Back in the day (I always feel so old whenever I say that) I remember we used to have a full-time librarian, an in-school nurse, a guidance counsellor, as well as design/technology and family study teachers. Nowadays, some of these teachers are so rare to see in elementary schools; there seems to be a huge decline in specialist teachers across the province. Instead of eliminating these specialist teachers in elementary schools, students should be having access to more of these specialist educators. By this, I also mean specialists in various subject areas such as the arts (music, visual art, drama, dance) and in core subjects (literacy, numeracy, science and social studies). Under the current provincial funding formula, the majority of Ontario schools don’t have access to these specialist educators and, to me, that is a huge detriment to the education system in our province.
What are specialist teachers?
While there is a formal definition by the Ontario College of Teachers, the day-to-day definition of a specialist teacher might change depending on one’s professional perspective and philosophy. Specialist teachers bring a wide range of both formal qualifications as well as informal learning and experiences to their classrooms. They are specifically trained (often through additional qualification courses) in the subject matter to which they teach. Funding for schools also plays a role in the way schools and school boards access and utilise specialist teachers. There continues to be a disparity between urban and rural schools in relation to the availability of, and access to, specialist teachers in a variety of settings and subjects. As the number of specialist teachers continues to decline across the province, it will affect the administration and organization of the education system and the allocation of resources. This will undoubtedly have a huge impact on student choices, student mental health and student success.
What does the literature say about specialist teachers?
The literature seems to say that as the curriculum goes through revisions, year after year, and students move into higher grades, the subject matter increases in complexity and therefore the skills, content and expertise required by educators also increase. Specialist teachers are additionally trained to understand, interpret and deliver curriculum to students with more effective pedagogical strategies to reach all learners with diverse needs and to improve student overall success and achievement. These teachers themselves report feeling more confident in their understanding of the curriculum and more prepared to teach in their specialist field compared to other teachers. However, it is important to note that the magnitude of a well prepared, effective and confident teacher in the classroom cannot always be measured in a tangible way. The focus here is really on the overall success, achievement and wellbeing of students.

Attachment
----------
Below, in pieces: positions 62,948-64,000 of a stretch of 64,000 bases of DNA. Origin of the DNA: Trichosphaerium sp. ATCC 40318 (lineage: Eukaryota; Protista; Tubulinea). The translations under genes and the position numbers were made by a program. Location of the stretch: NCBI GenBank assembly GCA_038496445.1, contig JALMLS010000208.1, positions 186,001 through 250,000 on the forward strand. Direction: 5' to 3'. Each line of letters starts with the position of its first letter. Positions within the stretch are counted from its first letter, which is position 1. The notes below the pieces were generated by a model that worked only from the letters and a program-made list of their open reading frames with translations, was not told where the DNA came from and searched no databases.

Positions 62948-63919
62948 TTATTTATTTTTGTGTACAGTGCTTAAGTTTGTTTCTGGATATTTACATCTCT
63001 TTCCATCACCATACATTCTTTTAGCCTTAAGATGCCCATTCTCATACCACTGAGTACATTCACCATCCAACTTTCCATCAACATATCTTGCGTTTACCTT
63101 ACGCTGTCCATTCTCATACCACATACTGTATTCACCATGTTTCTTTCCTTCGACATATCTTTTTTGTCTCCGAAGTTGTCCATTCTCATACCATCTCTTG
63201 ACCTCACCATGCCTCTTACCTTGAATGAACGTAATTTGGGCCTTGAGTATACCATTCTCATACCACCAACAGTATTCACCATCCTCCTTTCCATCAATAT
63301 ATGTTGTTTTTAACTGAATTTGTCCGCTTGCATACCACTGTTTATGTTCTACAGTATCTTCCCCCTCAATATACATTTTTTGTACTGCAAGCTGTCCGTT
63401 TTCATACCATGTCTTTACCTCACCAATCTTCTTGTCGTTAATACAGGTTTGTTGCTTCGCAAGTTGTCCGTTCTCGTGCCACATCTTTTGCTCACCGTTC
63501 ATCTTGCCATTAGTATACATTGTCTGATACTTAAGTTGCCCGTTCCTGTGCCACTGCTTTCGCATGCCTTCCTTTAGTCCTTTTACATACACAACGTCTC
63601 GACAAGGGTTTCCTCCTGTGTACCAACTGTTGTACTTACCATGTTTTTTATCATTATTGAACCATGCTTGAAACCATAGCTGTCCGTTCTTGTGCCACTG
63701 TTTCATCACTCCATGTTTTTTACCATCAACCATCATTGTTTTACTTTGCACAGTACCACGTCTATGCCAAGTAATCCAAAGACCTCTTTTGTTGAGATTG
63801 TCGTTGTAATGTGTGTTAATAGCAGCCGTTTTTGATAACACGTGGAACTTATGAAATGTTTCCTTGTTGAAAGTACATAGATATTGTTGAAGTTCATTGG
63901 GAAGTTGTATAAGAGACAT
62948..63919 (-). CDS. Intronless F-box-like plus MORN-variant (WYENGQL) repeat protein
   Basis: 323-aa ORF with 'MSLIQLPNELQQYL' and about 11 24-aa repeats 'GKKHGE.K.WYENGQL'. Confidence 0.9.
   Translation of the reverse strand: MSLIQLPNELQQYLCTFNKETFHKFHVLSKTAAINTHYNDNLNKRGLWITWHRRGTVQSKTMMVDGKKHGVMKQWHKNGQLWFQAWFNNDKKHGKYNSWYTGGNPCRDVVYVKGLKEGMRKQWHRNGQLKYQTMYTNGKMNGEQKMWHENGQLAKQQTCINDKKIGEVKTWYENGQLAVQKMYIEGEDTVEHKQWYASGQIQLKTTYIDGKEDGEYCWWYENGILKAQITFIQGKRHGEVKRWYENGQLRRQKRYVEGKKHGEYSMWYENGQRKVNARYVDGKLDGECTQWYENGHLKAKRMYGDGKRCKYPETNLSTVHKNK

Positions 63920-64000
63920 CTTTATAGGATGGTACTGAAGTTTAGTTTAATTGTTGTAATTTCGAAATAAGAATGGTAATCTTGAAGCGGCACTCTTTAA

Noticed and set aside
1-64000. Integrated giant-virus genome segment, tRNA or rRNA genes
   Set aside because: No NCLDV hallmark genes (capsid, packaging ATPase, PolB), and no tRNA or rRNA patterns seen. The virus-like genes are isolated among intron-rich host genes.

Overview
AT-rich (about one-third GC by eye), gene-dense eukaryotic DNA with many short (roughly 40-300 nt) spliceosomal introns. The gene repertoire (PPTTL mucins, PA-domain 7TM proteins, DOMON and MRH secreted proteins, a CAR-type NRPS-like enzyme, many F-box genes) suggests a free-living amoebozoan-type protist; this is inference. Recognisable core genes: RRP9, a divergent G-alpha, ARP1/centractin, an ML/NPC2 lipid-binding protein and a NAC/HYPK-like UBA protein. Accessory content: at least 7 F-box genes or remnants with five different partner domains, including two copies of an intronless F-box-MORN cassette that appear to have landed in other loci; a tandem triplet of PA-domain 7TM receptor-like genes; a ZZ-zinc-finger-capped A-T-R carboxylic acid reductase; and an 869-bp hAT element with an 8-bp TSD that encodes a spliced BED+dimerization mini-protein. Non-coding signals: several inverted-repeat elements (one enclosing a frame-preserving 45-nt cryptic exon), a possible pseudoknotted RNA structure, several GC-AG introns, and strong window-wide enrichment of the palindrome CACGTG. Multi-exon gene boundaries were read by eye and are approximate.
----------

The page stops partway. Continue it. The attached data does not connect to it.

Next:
What does the literature say about the relationship between specialist teachers and student achievement?
Bring back specialist teachers to elementary education! Specialist teachers are able to deliver a high quality and rigorous program for all students. However, the evidence on whether such instruction leads directly to improved student achievement remains inconclusive. More research is needed in this area to make any substantive claims on the effectiveness of specialist teachers. I think that more specialist teachers in elementary schools, however, would likely serve to support students positively and contribute to their social, emotional and intellectual development. I think that specialist teachers are an important aspect to ensuring high quality education for all students and therefore should be a consideration for any successful education system.
ETFO completed a literature review of research that examines the effectiveness of specialist teachers to the quality of education in elementary schools. The 2015 review reveals that, “Overall, the literature surrounding specialist teachers in a range of content areas appears to support the claim that specialist teachers can positively impact student achievement and contribute to student success at the elementary level.” You can find more information on the following ETFO website: